Yesterday I attempted to buy some booze at the government-controlled monopoly distribution outlet, the ABC store. The acronym stands for Alcoholic Beverage Control and it does what it says.
It controls the alcohol.
In Virginia, you can only buy alcohol stiffer than beer or wine at a state-controlled dispensary, the ABC store. And the state has decreed no sales to the Undiapered. But I almost succeeded and would have had it not been for a Corona Karen – not an employee of the store but a Sickness Psychotic who happened to be in the store as I entered, ignoring the Diapers muss sein sign.
The guy behind the counter greeted me in a friendly way and I headed directly toward the aisle where the whiskey is, needing some to take my mind off the spectacle of weaponized Michael Jacksons everywhere.
And then I heard . . . her.
The sound of mental illness, formerly confined to places for the treatment of such pitiful creatures. Who have become dangerous because they are on the loose – and people listen to them.
The Diapered Karen – middle-aged, wearing Hillary stretch pants – loudly uluated to the guy behind the counter that an Undiapered was present and what about the sign? Whereupon the guy behind the counter’s demeanor changed. He told me I had to Diaper to stay – or must leave.
I left – but wish I hadn’t. Because I don’t think I was breaking any laws. “Guidelines” issued by Gesundheitsfuhrers (and Coonmen) are not laws, and I doubt enforceable. It might have been interesting to take up the challenge.
But we live in interesting times and I had made the error of driving into town in my old truck with its almost as old registration and out-of-date inspection sticker, my having gotten sick of paying the “fee” associated with the former and not having had time to deal with the latter. If I’d had a registration-up-to-date press vehicle and my camera – which I had left at home this time – I might have stuck around.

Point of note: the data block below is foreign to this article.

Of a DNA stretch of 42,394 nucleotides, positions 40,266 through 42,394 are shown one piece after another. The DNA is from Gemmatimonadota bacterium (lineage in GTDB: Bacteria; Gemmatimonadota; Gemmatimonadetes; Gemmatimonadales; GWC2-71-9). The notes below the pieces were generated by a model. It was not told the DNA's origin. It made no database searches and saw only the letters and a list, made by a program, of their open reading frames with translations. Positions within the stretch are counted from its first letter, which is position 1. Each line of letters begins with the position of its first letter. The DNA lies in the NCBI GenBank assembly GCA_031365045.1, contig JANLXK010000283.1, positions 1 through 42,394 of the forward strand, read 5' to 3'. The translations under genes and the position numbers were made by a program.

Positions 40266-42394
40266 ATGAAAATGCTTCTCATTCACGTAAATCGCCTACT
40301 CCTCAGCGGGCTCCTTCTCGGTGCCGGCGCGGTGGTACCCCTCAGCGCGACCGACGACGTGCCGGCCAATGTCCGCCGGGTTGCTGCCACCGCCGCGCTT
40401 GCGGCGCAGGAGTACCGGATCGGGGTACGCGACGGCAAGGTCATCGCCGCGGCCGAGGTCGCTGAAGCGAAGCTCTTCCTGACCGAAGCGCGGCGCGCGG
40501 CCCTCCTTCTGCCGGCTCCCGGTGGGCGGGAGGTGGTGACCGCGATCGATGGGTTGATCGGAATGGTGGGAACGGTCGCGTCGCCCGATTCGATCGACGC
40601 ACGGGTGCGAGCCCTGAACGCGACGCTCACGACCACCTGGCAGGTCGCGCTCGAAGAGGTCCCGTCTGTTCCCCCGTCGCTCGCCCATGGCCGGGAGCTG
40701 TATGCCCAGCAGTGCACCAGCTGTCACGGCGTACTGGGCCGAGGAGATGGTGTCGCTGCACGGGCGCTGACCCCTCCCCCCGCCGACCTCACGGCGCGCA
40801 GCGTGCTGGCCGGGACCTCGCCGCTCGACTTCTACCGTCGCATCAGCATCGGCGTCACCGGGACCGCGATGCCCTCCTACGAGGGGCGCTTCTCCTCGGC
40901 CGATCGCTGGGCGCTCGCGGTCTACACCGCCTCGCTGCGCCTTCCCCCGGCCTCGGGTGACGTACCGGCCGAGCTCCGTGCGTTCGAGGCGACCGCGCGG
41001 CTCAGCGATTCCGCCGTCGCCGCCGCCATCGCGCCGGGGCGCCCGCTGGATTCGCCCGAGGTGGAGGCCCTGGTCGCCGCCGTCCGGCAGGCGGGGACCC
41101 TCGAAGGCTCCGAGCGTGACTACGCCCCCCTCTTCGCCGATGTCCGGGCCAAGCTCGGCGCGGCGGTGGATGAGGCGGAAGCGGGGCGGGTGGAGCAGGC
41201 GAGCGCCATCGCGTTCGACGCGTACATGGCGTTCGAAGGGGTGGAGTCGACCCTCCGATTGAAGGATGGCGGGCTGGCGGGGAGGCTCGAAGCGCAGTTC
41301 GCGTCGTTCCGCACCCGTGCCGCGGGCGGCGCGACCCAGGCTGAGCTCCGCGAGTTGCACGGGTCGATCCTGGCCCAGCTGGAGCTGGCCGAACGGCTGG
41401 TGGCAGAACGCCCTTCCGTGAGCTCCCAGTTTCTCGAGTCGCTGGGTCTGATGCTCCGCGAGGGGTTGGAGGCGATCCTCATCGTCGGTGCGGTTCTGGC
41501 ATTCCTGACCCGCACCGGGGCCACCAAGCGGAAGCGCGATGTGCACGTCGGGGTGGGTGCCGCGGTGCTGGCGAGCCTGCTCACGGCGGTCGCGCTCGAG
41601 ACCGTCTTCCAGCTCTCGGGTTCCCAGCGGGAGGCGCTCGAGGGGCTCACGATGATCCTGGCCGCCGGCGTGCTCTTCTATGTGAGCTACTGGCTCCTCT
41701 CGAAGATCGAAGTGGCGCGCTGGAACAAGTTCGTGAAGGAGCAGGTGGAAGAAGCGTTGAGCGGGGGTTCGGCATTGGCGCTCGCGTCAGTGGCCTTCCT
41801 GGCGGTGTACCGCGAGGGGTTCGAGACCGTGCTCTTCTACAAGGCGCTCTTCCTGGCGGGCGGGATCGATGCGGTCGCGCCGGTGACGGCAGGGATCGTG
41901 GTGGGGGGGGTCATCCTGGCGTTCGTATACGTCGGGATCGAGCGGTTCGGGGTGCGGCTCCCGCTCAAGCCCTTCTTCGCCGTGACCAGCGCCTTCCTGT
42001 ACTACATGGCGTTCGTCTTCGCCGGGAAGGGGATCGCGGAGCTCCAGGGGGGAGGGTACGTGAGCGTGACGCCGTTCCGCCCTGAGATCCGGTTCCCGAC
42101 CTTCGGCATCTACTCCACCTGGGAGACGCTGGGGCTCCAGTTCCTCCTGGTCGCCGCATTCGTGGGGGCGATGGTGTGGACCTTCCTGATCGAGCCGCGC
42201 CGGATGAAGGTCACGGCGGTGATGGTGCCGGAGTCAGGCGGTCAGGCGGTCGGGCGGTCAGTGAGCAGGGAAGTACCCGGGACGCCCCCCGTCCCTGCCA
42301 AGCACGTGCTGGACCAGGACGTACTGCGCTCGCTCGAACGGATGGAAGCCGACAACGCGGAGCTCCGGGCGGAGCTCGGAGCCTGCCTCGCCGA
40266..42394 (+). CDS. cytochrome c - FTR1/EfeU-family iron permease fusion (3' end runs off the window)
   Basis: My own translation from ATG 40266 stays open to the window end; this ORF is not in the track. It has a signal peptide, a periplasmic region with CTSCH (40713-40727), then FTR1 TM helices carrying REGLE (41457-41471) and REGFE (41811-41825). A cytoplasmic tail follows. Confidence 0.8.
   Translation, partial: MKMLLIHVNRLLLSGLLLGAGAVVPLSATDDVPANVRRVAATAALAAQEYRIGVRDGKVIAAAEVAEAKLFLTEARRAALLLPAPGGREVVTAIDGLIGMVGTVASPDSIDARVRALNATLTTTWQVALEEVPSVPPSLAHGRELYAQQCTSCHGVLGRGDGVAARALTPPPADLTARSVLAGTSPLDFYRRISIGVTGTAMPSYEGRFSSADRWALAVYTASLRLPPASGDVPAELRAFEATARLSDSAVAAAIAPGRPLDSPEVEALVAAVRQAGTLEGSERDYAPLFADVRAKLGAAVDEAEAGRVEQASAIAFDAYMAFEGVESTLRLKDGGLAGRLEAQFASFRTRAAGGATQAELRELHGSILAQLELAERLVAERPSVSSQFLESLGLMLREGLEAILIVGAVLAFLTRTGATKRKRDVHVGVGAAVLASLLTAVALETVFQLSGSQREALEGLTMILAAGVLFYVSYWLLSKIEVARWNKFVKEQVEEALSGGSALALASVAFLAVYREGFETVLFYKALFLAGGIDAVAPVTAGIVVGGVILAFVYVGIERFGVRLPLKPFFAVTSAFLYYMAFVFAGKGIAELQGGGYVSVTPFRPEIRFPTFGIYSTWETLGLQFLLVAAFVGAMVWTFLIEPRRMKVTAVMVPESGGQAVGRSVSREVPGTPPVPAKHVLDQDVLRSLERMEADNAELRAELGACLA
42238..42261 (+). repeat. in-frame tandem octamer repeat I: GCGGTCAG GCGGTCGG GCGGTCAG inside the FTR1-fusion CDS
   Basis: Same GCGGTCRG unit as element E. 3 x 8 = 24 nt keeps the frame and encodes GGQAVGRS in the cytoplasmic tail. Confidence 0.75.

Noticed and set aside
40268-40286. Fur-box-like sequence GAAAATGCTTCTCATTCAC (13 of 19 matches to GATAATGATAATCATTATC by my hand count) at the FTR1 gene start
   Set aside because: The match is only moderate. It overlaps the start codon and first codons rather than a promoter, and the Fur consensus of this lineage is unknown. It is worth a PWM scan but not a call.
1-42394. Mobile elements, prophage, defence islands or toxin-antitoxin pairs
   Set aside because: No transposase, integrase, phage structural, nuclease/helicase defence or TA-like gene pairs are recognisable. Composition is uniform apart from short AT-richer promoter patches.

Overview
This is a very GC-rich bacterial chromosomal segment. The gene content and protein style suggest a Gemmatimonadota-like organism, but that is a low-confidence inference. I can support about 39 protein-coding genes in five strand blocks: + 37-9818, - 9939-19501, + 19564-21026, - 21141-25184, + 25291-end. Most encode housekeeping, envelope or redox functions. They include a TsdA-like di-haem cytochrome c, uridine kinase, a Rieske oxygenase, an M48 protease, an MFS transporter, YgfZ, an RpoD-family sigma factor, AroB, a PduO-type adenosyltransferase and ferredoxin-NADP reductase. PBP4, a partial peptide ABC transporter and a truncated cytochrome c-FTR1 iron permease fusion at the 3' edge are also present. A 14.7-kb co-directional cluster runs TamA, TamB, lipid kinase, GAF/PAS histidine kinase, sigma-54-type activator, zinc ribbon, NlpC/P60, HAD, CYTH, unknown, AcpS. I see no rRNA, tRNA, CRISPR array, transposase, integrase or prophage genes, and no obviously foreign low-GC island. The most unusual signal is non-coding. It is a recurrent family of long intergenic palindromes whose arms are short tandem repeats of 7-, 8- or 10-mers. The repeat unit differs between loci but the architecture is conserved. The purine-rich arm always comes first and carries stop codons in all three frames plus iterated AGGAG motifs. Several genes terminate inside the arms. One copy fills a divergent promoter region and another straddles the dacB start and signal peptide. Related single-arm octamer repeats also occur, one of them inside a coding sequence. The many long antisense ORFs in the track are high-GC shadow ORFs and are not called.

Instead, I just left – telling the literally cringing Corona Karen who had backed up into a corner and drawn herself up as if about to be attacked that I was sorry she’s neurotic and ought to consider therapy on my way out.
The good news is that the government doesn’t control all the booze. A friend – a fellow Undiapered – knows where to get some that’s made by people who are not the government and do not sell their product through government dispensaries or anywhere else that involves cash registers and IDs, let alone Diapers.
So, it’s good news in a lemons and lemonaid way. I will never buy booze at a government dispensary again. Instead, I will buy it from people who cut the government out of having anything to do with the transaction – and support them thereby, and starve the state thereby.
ABC stores are tax stores. Booze in VA is more expensive than in most states, where you can buy it at non-government dispensaries. Because the state has a monopoly, which it enforces with the usual violence – and because it’s the only legal place to buy booze other than beer or wine, you get to pay what the state says, plus tax (as Elvis used to say).
Lots of it – as opposed to not a cent of it, when buying . . . privately.
It takes some mental reorienting – motivated by the mental illness of society – to decouple from the traditional, previously normal habits. But this is a good thing, in the long run. It is a way back to sanity, via decentralization. The less we have to do with anything the government has control over, the less control the government has over us.
Next stop that day was Kroger, where the Diapering was as pervasive but not as enforced. This store relies on social pressure rather than overt pressure to get people to perform Sickness Kabuki.
At any rate, I was almost alone Undiapered. Except for one woman I found surreally experiencing a walk amongst the walking dead. I always stop to speak with such people these days because it is so important to let them know they aren’t crazy – by confirming they aren’t the only sane one in the store. In every instance, the people I’ve approached have been voluble – and awake.
They get it. They know all about Sickness Kabuki – and aren’t interested in performing it. And they’re alarmed and appalled by the spectacle of so many people willing to perform it.
These people who’ve put on the Diaper haven’t been forced to. They’ve been told to. That’s all. And because they’ve been told, they do.
What will such people do when they are forced to to do other things? Will it even be necessary to threaten them with something heavier than social pressure and Goebbelsian signs?
The sad answer is – probably not.
America hasn’t been the land of the free for quite some time. Because it long ago ceased being the home of the brave.
. . .
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